Say No to Halloween “Trick or Treating”!


Say No to Halloween Trick or Treating!

Say No to Halloween “Trick or Treating”!

Richard Hollerman

We know that at this time of the year, children go from door to door, begging for candy and other sweet favors. They call this “trick or treating” since traditionally the supposition is that the child will bestow an unwanted “trick” (a malicious act of destruction on the property) on the home-owner, in case he or she fails to give a “treat” to the visiting masqueraded child.

Many or most of those who read this little article will probably object to such a cultural practice, something that is commonly done in America and probably other countries. Many of you are professing Christians who refuse to be sucked into the selfish practice that nearly everyone is involved in today.  But what are we to do if we don’t yield to this “fun” (but pagan) practice?

Some of us will probably be able to avoid this kind of foolishness.  It hasn’t been a “problem” at all for me during the 37 years I’’ve lived in this area. Granted, much of the time I worked evenings, thus I wasn’’t around when Halloween “trick or treaters” go to each door around here. And when I do plan to be around on Halloween, I just keep the outside light off.  I don’t know if it is the same in your area, but when someone is open to visitors, they leave their light on as a indication to the children that this is a house where they will be welcome. Otherwise, this would discourage the young ones from coming to the door as they look for candy.

Elsewhere on this website, you will find several articles that clearly show the negatives of celebrating Halloween. The holiday is filled with pagan elements as well as some false religion (the term itself means “Holy Evening”). Simply go to the “General Topics” section on the left and scroll down to “Holidays.” There you will find articles about Christmas, Easter, and especially Halloween.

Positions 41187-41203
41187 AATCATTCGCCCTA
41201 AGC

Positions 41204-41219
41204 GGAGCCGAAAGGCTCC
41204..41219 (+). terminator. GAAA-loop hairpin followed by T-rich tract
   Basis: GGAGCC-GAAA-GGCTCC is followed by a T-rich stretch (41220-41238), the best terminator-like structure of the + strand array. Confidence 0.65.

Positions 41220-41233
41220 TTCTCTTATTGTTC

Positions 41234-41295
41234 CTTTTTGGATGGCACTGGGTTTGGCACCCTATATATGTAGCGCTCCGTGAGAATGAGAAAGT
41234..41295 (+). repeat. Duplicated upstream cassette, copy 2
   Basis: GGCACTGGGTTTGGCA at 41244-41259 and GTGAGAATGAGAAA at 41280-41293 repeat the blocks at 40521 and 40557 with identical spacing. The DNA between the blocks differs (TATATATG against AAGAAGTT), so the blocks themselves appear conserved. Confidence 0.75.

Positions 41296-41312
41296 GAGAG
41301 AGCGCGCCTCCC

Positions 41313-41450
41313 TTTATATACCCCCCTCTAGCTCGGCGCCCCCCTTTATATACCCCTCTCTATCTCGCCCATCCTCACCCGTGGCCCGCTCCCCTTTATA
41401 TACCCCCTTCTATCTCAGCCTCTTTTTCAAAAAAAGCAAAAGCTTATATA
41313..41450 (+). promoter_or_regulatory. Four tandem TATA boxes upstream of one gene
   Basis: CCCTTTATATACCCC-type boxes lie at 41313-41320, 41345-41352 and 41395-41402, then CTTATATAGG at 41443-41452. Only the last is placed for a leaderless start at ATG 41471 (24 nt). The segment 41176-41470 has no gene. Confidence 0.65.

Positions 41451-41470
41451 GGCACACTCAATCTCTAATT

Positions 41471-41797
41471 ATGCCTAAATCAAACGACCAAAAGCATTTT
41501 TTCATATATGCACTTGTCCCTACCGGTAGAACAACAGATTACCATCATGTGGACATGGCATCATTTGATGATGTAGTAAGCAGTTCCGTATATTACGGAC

But besides the spiritual and moral negatives to celebrating this holiday, which would keep us from welcoming children to the door, what about the nutritional aspect? We know that sweets (for example, candy) are detrimental to our children’s well-being, thus why would we want to perpetuate a practice that is also detrimental to our neighbor’s children? As Scripture says, “Love does no wrong to a neighbor” (Romans 13:10a). Yes, love does no wrong to the Halloweeners who go door to door in the neighborhood! Why should I do something that I know is negative to their health? Why should I promote something that will keep children bound to cultural-expectations and a slave of nutritional negatives?


We’ve found an article dealing with this nutritional aspect of Halloween on children and we’d like to pass on the first half of it below:

Just Say No to Candy 

My wife and I used to shudder at the mere thought of our children going from house to house collecting candy, with the intention of eating it. We decided we were not going to be part of the candy-giving crowd, yet our kids wanted to be like everyone else. So we had to come up with something that would excite our children and please us. Fortunately, we did. It is possible to enjoy Halloween and make it a healthy celebration as well. It’s fun to dress up, be silly or scary and enjoy a unique annual event with our neighbors. As parents we must protect our children from harm and give them the best opportunity in life to have a happy and healthy future. Science suggests this candy feast does the opposite.

Scientific studies document that eating candy increases  a child’s risk of later life cancer (1), ADHD (2), aggression, emotional and psychiatric diseases, and decreases intelligence. It may even increase the likelihood of violent criminal behavior (3), and will invariably result in eating patterns that can lead to a troubled and painful later life.